The decision to have breast reconstruction is an important and personal one and requires a thorough understanding of all options available. While breast reconstruction is not the choice for everyone, many women who have undergone reconstruction experience significant improvement in their emotional well-being and physical appearance. The American College of Surgeons Commission on Cancer (CoC) requires that all women who are considering mastectomy be offered a consultation with a plastic surgeon to discuss reconstruction options prior to surgery.
The office of our experienced plastic surgeon, Dr. Max Lehfeldt, is dedicated to achieving your goals and exceeding your expectations. We have cared for thousands of breast cancer survivors! Breast cancer and reconstruction can be a very daunting and challenging process and we are here to help you navigate through these difficult decisions. We look forward to taking care of you!
Below you will find Dr. Lehfeldt’s comprehensive review of breast reconstruction options. These should assist you with your decisions but should not replace a formal consultation with Dr. Lehfeldt. His goal is to help you determine the ideal reconstructive choice that best fits your unique needs and circumstances.
Timing of Reconstruction
The breast reconstruction process may begin:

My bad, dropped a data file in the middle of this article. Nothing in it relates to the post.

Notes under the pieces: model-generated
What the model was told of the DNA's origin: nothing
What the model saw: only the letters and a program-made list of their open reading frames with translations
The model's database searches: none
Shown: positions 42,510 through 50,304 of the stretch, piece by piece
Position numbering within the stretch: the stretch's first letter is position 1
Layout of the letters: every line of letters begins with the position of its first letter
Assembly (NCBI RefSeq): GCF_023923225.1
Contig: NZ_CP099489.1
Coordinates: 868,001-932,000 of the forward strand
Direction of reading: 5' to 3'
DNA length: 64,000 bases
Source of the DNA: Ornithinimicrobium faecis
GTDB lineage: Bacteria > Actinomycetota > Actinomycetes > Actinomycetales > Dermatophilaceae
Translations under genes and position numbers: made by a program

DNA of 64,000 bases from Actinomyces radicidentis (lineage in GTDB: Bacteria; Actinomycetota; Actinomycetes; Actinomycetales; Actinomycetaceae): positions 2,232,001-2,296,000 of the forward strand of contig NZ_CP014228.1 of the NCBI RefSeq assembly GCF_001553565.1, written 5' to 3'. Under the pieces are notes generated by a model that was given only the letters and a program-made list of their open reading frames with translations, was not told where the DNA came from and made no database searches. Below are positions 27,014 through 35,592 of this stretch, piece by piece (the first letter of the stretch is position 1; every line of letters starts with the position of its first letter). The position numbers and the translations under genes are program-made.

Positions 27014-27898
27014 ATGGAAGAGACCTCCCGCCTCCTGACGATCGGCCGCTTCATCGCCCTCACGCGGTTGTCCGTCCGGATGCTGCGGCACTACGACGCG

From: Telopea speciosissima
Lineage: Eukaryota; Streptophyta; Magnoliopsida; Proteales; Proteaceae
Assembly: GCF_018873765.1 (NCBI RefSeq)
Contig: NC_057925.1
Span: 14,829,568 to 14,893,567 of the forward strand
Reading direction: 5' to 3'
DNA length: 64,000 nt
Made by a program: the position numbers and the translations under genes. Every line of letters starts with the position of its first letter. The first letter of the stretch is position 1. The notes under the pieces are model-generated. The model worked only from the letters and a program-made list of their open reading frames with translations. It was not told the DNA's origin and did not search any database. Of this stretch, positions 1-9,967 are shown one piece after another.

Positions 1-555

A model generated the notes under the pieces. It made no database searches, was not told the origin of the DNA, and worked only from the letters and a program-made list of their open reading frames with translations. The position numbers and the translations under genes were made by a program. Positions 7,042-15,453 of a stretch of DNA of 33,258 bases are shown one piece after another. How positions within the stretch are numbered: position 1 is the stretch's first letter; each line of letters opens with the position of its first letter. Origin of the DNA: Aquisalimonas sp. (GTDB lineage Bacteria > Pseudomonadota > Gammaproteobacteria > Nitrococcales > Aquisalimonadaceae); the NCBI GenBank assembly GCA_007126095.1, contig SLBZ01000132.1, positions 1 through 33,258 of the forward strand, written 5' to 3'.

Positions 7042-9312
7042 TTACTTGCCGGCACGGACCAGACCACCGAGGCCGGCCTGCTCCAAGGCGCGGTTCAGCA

- Immediately: At the time of your mastectomy. Most patients today experience maximum aesthetic and psychological benefits with an immediate reconstruction.
- Delayed: Weeks to years after your mastectomy.
- Delayed/Immediate: Where a temporary tissue expander or implant is placed at the time of mastectomy to be later replaced with your own tissue (“flap”). This approach is often used for patients who are at high risk for post-mastectomy radiation therapy. This two-step approach is used to avoid radiating the flap tissue and still allows for minimum scarring and maximum preservation of chest wall and breast skin.
Types of Reconstruction
There are six commonly performed types of breast reconstruction:
- A direct-to-implant (single-stage) reconstruction where no tissue expander is required.
- A tissue expander followed by a second surgery for removal of the tissue expander and placement of breast implant (silicone gel or saline).
- Flap reconstruction – a breast may be reconstructed from your own tissues – abdomen, upper back, or inner thighs.
The tissues may be left attached to the blood supply and rotated to the breast area; this is known as a pedicle flap. Or tissues may be removed completely, reattached at the breast area under a microscope; this is known as a free flap.
Common flap surgeries include:
- TRAM (fat, skin, and muscle from the abdomen)
- DIEP (“tummy tuck flap”; fat and skin from abdomen without the muscle; muscle strength not impaired)
- Latissimus Dorsi (upper back skin and muscle)
- More exotic flaps can be taken from the inner thigh (TUG flap)
- Latissimus flap with implant reconstruction – a combination of both a flap and tissue expander or implant.
- A delayed-immediate reconstruction where a temporary tissue expander or implant is used to maintain the chest wall/breast skin envelope. The patient will then receive post-mastectomy radiation, then return for surgery to remove the tissue expander and replace it with flap tissue.
- Oncoplastic reconstruction is ideal for lumpectomy patients and breast conservation surgery. Using modified breast reduction incision patterns and local breast tissue repositioning, we are able to maintain maximum breast aesthetics.